We weren't sure of what to expect when we learnt that a new 'live' seafood mart was to open in the city. Located in one of Bandra's busiest roads, off Pali Naka, a large signboard greeted us at the Cambay Tiger Sea Food Mart.
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The Tilapia in the aquarium. Pics/ Nimesh Dave
Fish in all shapes and sizes lay frozen in ice-packed counters. From the ground floor where we stood, we spotted the glass bottom fish tank that sits on the first level. This mini replica of an aquarium had us excited. Soon, we were making fish faces to the large Tilapia in the aquarium.
Price board at the store. For more pics, log on to mid-day.com
"We breed Tilapia fish at our farm in Lavasa; the prawns are from Gujarat," explains Shivam Gupta, director, Cambay Tiger.
Restaurateur, chef and seafood expert Meldan D'Cunha who accompanied us, tried his hand at fishing from the aquarium. The mart has trained butchers who will clean and cut the fish as per choice — filleted, steaked or chunked —and vacuum-seal it.
Meldan D'Cunha, owner, Soul Fry, fishes out a Tilapia
There's a small printed barcode to inform the customer of the weight of the fish, which is scanned and billed accordingly.
These are current standard market rates. Unless market rates fluctuate a lot, we won't alter prices," assures Gupta.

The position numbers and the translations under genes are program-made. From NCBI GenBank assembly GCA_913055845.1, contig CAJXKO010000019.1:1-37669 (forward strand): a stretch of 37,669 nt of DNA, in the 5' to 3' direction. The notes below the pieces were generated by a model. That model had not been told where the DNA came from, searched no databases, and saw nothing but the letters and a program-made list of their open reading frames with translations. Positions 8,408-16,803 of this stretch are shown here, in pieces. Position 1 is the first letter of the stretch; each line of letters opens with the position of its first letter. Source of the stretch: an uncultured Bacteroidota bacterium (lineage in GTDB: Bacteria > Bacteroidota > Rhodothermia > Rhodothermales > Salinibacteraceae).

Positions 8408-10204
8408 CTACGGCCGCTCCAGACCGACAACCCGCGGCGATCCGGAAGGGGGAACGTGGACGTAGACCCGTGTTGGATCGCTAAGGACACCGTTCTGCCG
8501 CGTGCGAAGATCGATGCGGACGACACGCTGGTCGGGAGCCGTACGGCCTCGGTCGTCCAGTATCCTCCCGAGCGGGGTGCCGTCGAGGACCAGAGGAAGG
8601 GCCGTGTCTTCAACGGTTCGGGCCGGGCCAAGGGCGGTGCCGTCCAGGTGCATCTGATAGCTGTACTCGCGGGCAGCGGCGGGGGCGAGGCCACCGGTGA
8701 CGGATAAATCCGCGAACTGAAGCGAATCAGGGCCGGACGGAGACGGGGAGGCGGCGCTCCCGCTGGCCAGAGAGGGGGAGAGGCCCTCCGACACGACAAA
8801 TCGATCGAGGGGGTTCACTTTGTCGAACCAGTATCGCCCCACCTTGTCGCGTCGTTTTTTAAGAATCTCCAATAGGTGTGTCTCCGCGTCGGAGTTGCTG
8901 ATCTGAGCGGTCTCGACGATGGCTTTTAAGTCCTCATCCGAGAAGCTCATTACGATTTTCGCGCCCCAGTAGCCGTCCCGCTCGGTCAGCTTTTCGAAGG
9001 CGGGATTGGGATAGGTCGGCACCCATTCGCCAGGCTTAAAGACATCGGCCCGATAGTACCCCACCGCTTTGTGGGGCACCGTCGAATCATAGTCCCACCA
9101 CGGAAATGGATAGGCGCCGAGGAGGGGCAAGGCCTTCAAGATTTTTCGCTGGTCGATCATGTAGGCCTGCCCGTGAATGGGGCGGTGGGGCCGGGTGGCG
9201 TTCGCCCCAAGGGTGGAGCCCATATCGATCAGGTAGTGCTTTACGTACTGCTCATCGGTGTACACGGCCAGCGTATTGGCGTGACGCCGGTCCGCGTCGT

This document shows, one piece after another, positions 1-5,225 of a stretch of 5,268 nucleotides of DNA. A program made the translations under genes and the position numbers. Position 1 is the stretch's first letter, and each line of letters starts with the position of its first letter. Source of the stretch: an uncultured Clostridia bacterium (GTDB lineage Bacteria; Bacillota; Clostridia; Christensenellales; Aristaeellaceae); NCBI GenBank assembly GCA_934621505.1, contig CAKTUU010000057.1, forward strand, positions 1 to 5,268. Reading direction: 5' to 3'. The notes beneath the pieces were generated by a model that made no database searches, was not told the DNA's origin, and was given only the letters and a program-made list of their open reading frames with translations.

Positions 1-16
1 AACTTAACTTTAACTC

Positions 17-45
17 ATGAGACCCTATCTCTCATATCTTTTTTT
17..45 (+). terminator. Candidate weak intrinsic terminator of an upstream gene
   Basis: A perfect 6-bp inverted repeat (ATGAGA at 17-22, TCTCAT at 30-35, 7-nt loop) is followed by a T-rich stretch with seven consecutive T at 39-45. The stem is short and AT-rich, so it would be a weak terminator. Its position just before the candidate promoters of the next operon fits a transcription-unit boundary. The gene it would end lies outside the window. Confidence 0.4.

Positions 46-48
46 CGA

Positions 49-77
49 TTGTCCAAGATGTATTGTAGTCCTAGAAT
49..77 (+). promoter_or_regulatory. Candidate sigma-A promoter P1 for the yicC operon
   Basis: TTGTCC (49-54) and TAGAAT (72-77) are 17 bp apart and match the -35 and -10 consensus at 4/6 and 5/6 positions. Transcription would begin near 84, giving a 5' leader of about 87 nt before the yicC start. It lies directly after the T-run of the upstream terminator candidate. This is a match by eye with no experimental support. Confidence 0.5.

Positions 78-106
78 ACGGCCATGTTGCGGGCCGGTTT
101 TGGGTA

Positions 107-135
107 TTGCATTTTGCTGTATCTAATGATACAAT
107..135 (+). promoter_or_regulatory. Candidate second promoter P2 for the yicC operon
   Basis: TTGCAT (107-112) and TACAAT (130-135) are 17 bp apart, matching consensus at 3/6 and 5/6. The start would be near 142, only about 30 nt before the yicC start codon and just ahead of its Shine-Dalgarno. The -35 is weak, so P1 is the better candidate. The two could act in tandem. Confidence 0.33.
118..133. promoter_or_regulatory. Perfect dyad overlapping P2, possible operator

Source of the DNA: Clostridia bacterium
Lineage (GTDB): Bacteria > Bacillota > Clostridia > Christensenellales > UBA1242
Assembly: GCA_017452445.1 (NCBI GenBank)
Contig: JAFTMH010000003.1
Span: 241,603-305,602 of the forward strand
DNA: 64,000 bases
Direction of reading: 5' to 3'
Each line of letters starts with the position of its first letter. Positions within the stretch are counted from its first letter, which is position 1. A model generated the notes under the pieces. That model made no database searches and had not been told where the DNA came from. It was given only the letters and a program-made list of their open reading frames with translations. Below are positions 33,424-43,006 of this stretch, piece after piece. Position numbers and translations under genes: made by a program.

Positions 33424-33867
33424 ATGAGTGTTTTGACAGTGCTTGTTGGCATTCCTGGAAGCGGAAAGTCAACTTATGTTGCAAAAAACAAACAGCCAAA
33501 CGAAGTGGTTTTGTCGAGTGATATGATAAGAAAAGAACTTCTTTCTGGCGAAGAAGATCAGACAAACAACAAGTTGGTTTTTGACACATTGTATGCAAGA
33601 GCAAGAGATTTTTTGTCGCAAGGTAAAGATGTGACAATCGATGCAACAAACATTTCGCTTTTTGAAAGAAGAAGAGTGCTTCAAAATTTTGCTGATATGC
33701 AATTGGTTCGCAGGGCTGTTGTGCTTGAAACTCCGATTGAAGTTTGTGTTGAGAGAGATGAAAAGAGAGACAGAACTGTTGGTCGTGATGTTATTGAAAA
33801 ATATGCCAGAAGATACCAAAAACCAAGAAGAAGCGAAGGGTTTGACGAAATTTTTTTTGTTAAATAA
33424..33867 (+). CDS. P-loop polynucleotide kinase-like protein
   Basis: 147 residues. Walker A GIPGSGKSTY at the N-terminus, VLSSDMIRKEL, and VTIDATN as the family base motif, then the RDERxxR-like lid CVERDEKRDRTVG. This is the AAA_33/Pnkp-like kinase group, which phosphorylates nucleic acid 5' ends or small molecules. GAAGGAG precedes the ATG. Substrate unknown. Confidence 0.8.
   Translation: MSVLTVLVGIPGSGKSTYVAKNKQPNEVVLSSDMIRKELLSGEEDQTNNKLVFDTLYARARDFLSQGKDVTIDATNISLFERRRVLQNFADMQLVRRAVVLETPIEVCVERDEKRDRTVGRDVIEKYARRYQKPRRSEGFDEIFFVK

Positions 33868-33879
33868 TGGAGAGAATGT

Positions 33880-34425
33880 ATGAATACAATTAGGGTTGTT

D'Cunha was also curious about the procurement of the fish since he buys his stock himself every morning from Citylight market in Mahim. Gupta shared that the Tilapia costs R400 per kg while the Scampi depends on size (R700 per kg — approximate; the one we spotted is sold frozen, for R1,500 per kg). "We have a procurement team that works with local fishermen. We also import fish. I don't wish to limit myself to freshwater or sea water fish," Gupta reveals.
Shivam Gupta, director, Cambay Tiger, picks up a Tuna
Gupta started this live seafood mart since he didn't want Cambay Tigers to be limited to being a frozen seafood brand. "I wanted to do something that wasn't done before. We have a strong back-end, so we took the plunge. Our frozen packets are 30-40 per cent more expensive than others sold in the market, so it is recognised as a premium brand already. When people step in, I am keen that they buy fresh, healthy and organic food," he says. Challenges like maintenance and consistency of quality, are obvious. Yet, Gupta is confident that what will be operationally impossible for other seafood brands, is possible for him since they breed their own fish.
There are plans to introduce a wholesale section for restaurateurs soon. They will also have a section where customers can pick up filleted, marinated fish to grill at home. "This outlet allows people to see and experience the quality that we invest in. After they are confident of our product, I want to convert it into an e-commerce, app-based model," he reveals. At the moment, home delivery covers Bandra but Gupta plans to extend the service to other suburbs as well.
"Everybody wants fresh seafood. With seafood, the most important aspect is the turnover as the quality drops soon. The prices are a little higher than at the local market, but considering the novelty factor, that they stay open till late and will home deliver, it will work. I have a regular supplier but if he runs out on certain days, I will buy from Cambay. Rs 170 for a Pomfret is a decent rate. Tilapia is tasty but bony, and is not very expensive. The Scampi will be a hit and so will the prawns that Mumbai loves
— Meldan D’Cunha